When Monty Python Meets the Montreal Canadiens?
The simple opening to all of this is the following.
Hello, Montreal, I was wrong.
I thought you would have a difficult time with Winnipeg’s speed and depth. There was this idea that Connor Hellebuyck would outplay Carey Price just enough. Winnipeg had the better power play and was able to slow down the Edmonton Oilers in a sweep.
I forgot the most simply Monty Python-like adage:
Those who sweep also get swept.
It is an extremely crazy notion but has happened a few times in recent years again. Obviously, now with Winnipeg. However, two years ago, the New York Islanders swept the Pittsburgh Penguins. Then, they were swept by the Carolina Hurricanes in the next round.
Then, the irony is that Carolina was swept in the Eastern Conference Final by the Boston Bruins. This is rare but it proves that outcomes like this can happen.
Should we have seen this outcome coming for Montreal?
Again, there are some compelling numbers and statistics out there that might have shown us the way. Were we a little mesmerized by how Winnipeg found a way to silence Edmonton effectively? Yes. This is data that does not lie.
This is what the Jets are. Year after year. This is how much goaltending can mask. These results can’t be acceptable. The Jets’ roster is not one of the worst in the NHL. It just isn’t. Announce Maurice fired please. pic.twitter.com/AiEXsnRktk
— Bryan Johnston (@BryanJohnston18) June 8, 2021
Now, that is one ugly trend for the Winnipeg Jets. It is not like Winnipeg is devoid of offensive talent either. Yes, the suspension of Mark Scheifele exacerbated matters. However, Montreal, even in Game 1, mostly controlled the top center’s line. The pivot himself only had two shots on goal and not much quality.
The wind was taken out of Winnipeg’s sails well after the Scheifele hit on Jake Evans. Dominque Ducharme, for what it’s worth, rolled his more youthful lines out early in Game 1. It paid dividends. They executed and Winnipeg did not. Montreal scored three times in that first 20 minutes (almost four) and never looked back.
Honestly, the series was over already before it barely started. It was right there in front of our eyes.
Mostly everybody just chose not to see it and I, myself included.
After Game 1, Game 2 was a clinical shutdown and goalie duel. Game 3 was the conquering home team taking advantage of seemingly every opportunity. Game 4 was the inevitability of it all — the dominating team eventually winning sending the home fans into a total frenzy.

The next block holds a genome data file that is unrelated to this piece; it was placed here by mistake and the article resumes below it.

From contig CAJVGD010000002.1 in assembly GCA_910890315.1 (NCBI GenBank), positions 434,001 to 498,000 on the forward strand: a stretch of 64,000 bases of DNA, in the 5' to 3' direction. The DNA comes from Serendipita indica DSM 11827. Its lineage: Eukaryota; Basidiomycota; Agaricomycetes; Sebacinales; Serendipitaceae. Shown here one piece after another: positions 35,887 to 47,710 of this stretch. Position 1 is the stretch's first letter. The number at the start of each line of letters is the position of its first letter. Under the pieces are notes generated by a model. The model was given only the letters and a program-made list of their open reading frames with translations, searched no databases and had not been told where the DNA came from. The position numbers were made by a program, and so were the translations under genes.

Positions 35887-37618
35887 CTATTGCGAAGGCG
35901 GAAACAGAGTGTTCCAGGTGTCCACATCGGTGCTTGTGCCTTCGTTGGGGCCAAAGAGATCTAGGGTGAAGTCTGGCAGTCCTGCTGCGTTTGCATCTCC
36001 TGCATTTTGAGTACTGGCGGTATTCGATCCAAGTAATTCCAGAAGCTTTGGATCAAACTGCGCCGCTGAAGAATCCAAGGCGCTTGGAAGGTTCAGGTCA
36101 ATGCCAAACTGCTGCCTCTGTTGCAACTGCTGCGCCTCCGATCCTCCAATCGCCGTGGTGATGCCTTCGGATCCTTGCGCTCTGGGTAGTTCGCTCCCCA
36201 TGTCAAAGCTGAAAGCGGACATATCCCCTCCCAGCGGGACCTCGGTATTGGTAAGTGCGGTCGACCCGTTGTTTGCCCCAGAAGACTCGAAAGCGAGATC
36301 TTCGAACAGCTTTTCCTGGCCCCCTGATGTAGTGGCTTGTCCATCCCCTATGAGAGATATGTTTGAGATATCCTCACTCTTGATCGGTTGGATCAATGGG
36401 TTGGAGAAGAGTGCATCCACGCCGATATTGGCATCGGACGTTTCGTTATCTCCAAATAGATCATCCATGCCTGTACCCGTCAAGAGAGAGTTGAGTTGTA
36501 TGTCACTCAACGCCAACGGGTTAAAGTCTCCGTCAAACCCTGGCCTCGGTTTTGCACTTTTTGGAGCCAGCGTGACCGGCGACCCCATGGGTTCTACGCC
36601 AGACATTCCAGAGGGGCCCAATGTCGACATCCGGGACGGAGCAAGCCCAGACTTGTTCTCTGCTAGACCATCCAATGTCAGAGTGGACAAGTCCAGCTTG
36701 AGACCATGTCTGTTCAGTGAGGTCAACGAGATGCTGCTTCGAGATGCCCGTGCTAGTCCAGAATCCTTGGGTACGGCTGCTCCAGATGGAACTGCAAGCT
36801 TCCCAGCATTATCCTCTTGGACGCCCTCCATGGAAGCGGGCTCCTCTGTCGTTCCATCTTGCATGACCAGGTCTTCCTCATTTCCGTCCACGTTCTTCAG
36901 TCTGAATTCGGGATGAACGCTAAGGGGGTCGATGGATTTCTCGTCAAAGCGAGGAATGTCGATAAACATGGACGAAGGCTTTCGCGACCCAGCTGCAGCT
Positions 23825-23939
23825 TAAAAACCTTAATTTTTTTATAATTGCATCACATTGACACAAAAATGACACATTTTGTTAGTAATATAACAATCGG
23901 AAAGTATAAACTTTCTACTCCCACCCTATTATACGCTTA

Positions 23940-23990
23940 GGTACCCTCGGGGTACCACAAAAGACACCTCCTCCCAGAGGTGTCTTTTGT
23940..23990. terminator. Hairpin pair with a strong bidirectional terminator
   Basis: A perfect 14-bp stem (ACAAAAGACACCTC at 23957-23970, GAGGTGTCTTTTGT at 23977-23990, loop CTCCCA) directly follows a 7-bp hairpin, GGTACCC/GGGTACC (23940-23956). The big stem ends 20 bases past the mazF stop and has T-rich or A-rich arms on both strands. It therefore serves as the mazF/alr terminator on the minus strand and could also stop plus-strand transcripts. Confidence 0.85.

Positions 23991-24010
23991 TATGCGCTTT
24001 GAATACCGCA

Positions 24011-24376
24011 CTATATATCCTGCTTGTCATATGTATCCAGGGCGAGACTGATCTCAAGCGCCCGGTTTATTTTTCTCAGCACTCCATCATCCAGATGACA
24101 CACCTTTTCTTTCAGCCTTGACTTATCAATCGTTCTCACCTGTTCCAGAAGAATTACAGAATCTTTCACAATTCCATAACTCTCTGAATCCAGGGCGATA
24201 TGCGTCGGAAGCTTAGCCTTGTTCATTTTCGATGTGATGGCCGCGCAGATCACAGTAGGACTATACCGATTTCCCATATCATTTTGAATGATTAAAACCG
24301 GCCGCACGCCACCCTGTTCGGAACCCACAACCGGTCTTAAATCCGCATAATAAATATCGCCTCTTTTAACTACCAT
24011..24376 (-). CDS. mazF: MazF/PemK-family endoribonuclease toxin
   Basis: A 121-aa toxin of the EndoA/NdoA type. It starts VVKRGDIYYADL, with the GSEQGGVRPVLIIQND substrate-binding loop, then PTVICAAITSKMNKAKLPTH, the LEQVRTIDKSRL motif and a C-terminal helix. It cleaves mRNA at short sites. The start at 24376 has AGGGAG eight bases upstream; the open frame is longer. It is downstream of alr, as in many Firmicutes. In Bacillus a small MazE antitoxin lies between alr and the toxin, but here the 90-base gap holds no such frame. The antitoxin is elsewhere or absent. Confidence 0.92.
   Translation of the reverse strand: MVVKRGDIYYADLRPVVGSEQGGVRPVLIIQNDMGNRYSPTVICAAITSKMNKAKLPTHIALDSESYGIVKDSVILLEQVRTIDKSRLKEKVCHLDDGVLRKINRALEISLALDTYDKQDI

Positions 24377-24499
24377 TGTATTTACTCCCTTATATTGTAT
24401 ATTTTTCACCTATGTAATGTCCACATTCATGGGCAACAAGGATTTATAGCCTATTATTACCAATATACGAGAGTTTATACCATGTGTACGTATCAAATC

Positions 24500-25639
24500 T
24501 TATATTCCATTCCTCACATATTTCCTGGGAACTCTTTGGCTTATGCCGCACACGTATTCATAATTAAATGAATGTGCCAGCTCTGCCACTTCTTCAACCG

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Montreal’s Game 4 Dominance? Oui!
The Montreal Canadiens sensed the end was near and played like the Toronto Maple Leafs did last round. There was one difference. Montreal finished where Toronto could not. Some of the numbers were misleading. At times, Winnipeg was definitely more engaged in Game 4 than they were anytime in the brief series. Kyle Connor was the one consistent thorn in Montreal’s side and helped pave the way for Winnipeg’s two goals on Monday night.
Connor basically set up Logan Stanley twice and it was the most unexpected Winnipeg defenseman of all that wound up on the scoresheet.
The numbers from Natural Stats Trick paint an interesting story at even strength. There were times in the fourth game where Montreal should have just run Winnipeg right out of the building. During the long line change of the second period and overtime was the height of Montreal’s dominance.
In that 19:58 of total even-strength play, Montreal had all six high-danger scoring chances. Also, overall scoring chances were 11-2 and expected goals for was 1.6 to Winnipeg’s 0.08.
Winnipeg’s first two goals went against the overall flow of play. That became more and more amplified. There was a dip midway through the third period before Montreal surged again.
From the start of overtime, Winnipeg looked like a team ready for the end. That was 99 seconds of pretty much pure Montreal domination. It was punctuated by Tyler Toffoli’s goal and the work of Cole Caufield and Nick Suzuki — the young guns.
In that way, the end was poetic. The infusion of Suzuki and particularly Caufield along with Jesperi Kotkaniemi sparked the Montreal comeback against Toronto. Seeing young players succeeding and thriving in a high-pressure environment is always great to see.
Over the coming days, there will be more on the Montreal sweep and what may be next. The important thing is that the Canadiens are moving on and going to America.